Figuring Out Scoliosis
Scoliosis is the sideways curve of the spine that usually occurs during a growth spurt before puberty. The condition can be caused by things like muscular dystrophy and cerebral palsy, but most causes are unknown. While most cases are rather mile, some children have deformities in the spine that grow severe are they age. Scoliosis can be disabling if the spine curves enough to reduce the chest space because the lungs can’t function properly. Children who have even mild scoliosis are monitored carefully and, in some cases, no treatment is necessary. However, in other children, treatment has to be done to stop the curve from worsening.
Scoliosis Treatment Options
There are three main treatment options for scoliosis, one of which is surgery. The other two include simple observation to see whether or not the issue gets worse. The third option is bracing. If the spine needs to be treated, but surgery isn’t quite necessary, bracing can keep things from getting worse and even help things to straighten back up again.
Making The Spine Straight Again
Once the spine is curved due to scoliosis, it won’t go straight again on its own. Bracing will help to keep the spine from getting worse, but surgery is the only thing that will straighten the spine completely. If the curve isn’t debilitating, bracing is a good option to keep it from getting worse as a child grows.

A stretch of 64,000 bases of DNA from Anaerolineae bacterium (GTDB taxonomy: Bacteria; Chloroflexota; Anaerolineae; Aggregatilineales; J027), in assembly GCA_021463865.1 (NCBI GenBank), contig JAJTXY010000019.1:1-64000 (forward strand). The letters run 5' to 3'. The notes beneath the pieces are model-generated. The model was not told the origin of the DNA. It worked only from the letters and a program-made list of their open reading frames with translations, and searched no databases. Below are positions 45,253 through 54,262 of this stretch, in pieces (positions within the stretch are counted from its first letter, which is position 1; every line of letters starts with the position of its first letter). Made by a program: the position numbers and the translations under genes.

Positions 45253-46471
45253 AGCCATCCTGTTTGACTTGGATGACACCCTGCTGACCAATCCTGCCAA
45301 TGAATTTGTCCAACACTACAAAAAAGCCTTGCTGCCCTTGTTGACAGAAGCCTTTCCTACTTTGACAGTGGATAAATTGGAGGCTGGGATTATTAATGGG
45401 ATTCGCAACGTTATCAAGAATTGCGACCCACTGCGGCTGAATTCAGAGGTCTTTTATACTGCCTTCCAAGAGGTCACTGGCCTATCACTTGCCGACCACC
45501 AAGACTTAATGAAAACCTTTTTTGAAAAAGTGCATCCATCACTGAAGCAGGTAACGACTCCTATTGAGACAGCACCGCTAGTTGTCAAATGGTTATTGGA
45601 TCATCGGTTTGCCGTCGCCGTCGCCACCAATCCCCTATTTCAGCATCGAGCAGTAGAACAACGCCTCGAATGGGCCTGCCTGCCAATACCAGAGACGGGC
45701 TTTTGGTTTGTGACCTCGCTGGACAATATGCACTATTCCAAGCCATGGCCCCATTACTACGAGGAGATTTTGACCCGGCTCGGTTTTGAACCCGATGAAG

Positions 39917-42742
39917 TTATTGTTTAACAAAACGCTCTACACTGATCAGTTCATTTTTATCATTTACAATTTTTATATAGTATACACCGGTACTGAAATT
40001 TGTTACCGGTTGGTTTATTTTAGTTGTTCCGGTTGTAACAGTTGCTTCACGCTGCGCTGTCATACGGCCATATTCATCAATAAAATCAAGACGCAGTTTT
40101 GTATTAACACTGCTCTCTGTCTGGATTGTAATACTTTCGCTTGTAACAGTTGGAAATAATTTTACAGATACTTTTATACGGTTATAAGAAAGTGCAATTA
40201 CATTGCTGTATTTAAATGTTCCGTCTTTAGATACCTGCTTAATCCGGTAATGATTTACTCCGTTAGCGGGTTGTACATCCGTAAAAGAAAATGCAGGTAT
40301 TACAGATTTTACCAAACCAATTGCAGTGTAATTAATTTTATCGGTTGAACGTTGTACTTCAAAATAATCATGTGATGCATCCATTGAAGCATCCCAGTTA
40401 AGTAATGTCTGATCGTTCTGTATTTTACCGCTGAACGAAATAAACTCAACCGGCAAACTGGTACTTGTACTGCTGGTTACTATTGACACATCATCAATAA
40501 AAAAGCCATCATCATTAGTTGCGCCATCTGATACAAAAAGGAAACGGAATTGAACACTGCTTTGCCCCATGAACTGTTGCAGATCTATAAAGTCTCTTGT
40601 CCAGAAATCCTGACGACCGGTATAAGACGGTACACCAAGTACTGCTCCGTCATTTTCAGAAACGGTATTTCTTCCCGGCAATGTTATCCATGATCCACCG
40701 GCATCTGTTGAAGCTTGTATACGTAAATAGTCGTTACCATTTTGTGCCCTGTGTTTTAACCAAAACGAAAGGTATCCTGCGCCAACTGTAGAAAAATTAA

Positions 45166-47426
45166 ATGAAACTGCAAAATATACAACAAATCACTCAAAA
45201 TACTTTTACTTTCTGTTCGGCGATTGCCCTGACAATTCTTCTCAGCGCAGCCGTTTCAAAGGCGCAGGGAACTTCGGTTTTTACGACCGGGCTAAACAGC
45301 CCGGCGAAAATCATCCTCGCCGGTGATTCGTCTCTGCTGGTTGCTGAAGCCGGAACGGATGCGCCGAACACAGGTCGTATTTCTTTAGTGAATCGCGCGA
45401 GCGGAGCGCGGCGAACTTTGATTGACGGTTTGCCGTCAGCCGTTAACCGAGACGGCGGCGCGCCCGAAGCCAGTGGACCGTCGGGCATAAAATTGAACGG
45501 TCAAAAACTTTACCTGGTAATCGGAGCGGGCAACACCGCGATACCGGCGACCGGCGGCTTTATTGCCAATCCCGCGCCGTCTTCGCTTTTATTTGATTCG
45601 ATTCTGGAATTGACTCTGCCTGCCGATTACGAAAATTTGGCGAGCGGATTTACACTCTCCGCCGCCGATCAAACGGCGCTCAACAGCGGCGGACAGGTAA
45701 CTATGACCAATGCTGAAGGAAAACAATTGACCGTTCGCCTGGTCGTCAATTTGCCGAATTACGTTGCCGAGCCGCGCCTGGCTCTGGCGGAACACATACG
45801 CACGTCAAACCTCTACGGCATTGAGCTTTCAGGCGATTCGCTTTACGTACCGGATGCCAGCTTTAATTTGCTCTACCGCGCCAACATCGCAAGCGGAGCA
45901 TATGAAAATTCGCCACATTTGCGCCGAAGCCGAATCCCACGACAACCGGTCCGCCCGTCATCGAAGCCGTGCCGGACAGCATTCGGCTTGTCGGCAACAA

Curves Can Vary
Children who have a curve that is mild, which means less than 20 degrees, will simply be monitored. If the curve doesn’t get worse, no action is needed. If the curving continues, bracing might be the best option. The child will get X-rayed every 6 months to check the curvature of their spine. Once they are grown up, they probably won’t need any more X-rays as their spine won’t change directions any longer.
If you don’t treat scoliosis, two things can happen. First, the curve can get worse as the patient ages. Large curves in young children are concerning as they have progressed quickly and might continue to do so. Second, the progression could stop on its own and the spine will stay in place, but it is still curved, which could lead to future issues.
The degree to the curve in the spine at which children generally wear braces is up to the doctor, but it’s usually between 20 and 40 degrees and considered a moderate curve. If the curve progresses and increases by more than 5 degrees, that’s also recommended. Or if the curve is over 30 degrees when it is first spotted, a brace is best.
Getting Scoliosis Information
If you suspect scoliosis in your child, contact Inner Balance Institute to get an evaluation. It’s best to catch it sooner rather than later so you can stop the progression of the curve as early as possible. Once your child is done growing, their spine will be straighter than it might have been otherwise, which could help them to avoid surgery.